Development of Mobius Seating

Prism Spider
1/2 Twist
1 1/2 Twists


Mobius Spider Seating

The Mobius is a mathematical construction with unique architectural properties; the transformation of a simple plane by a simple twist, at once representing a floor, then an outside wall, then a ceiling, and finally an inside wall. The many faces of one surface.

To better understand the properties of this construction, a series of models were developed as a prototype for outdoor seating. An one-half twist and an one-and-one-half twist Mobius is investigated, in the form of a band and a three-sided prism. The goal was to determine if the concept of a nonconstant twist could introduce flat sections for seating and if the arrangement of flat and twisted sections could make the seating self-supporting and further self-evident of function.

The series presented here includes one hundred and twenty-four variations of flat and twisted forms. A series of section angle combinations are explored following both elliptical and circular paths.

The first series include a smooth band and a smooth prism. Each are represented as continuous surfaces with no differentiation for the seating sections and nonseating sections except for the twist itself. The third series separates the band version into individual slats to differentiate the seating section from the twisting section by varying the dimension of the inner series of slats. A fourth series as shown in the rapid prototype models is of the prism. It is separated into individual sections and alternating sizes are varied through the twisting sections.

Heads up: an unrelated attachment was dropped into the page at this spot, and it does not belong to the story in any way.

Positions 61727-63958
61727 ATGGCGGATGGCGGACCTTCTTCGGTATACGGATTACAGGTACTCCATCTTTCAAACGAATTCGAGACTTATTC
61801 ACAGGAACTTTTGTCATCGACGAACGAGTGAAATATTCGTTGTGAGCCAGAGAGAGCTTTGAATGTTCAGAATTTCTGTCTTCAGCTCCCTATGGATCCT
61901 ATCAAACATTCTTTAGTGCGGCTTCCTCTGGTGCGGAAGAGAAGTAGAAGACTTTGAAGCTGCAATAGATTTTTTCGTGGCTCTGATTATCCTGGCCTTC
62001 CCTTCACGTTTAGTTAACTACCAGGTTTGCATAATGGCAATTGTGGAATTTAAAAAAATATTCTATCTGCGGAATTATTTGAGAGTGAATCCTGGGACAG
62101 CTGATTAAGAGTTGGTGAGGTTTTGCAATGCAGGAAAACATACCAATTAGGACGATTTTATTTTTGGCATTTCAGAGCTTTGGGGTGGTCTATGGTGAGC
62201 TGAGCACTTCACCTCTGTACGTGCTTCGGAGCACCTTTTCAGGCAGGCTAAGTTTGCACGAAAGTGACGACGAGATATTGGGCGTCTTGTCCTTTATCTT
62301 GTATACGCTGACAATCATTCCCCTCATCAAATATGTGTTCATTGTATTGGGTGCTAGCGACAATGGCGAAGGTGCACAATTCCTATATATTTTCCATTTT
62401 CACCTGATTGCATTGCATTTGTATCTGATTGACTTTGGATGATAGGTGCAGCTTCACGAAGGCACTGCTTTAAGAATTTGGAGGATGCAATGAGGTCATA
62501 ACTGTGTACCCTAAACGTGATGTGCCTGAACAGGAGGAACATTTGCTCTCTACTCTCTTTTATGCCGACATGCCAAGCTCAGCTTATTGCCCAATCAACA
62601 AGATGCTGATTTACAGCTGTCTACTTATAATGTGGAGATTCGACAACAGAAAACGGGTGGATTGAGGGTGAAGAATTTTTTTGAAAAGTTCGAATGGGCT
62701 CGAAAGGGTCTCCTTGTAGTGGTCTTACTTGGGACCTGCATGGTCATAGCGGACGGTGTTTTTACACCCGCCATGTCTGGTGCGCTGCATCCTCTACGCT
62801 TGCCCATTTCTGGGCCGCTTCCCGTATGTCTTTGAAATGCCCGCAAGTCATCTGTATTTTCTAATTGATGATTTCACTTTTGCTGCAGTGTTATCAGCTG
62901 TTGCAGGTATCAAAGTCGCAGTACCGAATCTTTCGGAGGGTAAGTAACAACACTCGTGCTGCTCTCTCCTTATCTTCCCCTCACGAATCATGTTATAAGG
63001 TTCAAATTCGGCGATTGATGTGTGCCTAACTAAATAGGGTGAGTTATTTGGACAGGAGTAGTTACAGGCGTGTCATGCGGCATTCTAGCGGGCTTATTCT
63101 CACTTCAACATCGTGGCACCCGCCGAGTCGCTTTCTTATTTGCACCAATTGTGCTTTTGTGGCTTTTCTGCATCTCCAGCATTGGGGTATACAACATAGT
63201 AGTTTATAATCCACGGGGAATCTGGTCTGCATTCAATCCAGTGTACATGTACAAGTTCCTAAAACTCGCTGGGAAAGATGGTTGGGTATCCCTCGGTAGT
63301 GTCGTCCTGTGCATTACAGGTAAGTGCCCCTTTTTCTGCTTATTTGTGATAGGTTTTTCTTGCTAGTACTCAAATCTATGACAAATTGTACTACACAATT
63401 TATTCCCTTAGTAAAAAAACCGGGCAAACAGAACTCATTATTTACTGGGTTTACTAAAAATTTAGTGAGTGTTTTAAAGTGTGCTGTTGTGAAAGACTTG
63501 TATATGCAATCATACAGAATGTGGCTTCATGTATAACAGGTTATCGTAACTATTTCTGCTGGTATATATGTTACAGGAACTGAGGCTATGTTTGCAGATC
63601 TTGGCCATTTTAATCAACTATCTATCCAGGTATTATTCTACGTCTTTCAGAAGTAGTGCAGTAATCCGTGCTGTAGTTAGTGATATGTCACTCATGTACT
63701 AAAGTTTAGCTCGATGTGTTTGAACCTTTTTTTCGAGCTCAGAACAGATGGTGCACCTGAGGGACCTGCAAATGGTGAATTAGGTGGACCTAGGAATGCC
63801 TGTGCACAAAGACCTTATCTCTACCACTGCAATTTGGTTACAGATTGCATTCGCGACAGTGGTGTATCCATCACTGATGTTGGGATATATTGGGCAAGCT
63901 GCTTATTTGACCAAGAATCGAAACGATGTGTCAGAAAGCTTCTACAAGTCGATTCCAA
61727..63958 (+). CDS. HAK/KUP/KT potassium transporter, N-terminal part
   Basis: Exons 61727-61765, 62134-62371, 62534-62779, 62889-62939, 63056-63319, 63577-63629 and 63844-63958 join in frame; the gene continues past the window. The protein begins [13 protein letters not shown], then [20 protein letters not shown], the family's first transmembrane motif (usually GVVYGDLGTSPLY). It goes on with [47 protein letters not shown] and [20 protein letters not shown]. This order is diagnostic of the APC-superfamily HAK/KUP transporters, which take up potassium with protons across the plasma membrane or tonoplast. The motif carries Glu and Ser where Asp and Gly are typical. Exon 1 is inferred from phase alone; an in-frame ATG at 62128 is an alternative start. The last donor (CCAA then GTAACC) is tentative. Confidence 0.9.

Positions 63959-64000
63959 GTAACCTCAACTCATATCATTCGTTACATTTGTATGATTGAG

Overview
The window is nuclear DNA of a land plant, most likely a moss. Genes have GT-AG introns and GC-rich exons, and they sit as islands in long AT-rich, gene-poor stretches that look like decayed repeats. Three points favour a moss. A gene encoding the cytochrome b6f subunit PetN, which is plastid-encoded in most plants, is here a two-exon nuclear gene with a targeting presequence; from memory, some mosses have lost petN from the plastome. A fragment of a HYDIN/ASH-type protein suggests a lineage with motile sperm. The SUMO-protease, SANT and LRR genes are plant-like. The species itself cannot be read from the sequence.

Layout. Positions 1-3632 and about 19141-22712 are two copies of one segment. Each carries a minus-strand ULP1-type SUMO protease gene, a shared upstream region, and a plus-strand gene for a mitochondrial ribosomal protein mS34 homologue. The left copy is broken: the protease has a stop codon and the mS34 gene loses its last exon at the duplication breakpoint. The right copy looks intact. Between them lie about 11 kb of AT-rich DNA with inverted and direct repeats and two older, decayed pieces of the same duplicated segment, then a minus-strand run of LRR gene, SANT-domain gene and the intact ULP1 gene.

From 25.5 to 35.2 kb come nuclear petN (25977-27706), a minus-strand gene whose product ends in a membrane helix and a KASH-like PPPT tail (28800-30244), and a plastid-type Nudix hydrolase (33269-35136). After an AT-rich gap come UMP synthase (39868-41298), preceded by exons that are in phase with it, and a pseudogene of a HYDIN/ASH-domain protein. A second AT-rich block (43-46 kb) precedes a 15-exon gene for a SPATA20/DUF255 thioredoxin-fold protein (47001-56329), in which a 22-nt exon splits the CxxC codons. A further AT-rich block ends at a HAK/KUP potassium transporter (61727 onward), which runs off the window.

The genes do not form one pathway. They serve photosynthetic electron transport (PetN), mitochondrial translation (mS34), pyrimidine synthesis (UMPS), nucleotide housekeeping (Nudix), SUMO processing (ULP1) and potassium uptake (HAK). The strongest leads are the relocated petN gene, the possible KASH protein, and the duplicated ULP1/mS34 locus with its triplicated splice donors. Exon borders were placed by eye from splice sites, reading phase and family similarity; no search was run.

The last two were named spiders because the individual sections recall spider legs; somewhat appropriate for outdoor seating. A danger is introduced through the twist, due to the projecting slats, adding to the spider concept and giving the form a natural self-evidence of function; where you should sit and where you should not sit. The prism version, found in the rapid prototype models, uses pointed triangular sections to achieve the same effect.

All of these models were developed with custom software within Autodesk's AutoCAD system using the AutoLisp programming language. A simple coding scheme was developed to determine the flat and twisting sections. The plaster rapid prototype models were fabricated on Z-Corp equipment. The interactive viewer is LiveGraphics3D 1.30 developed by Martin Kraus using the Mathamatica modeling format.

Prepared by Robert J. Krawczyk, 2004-2005 All Rights Reserved or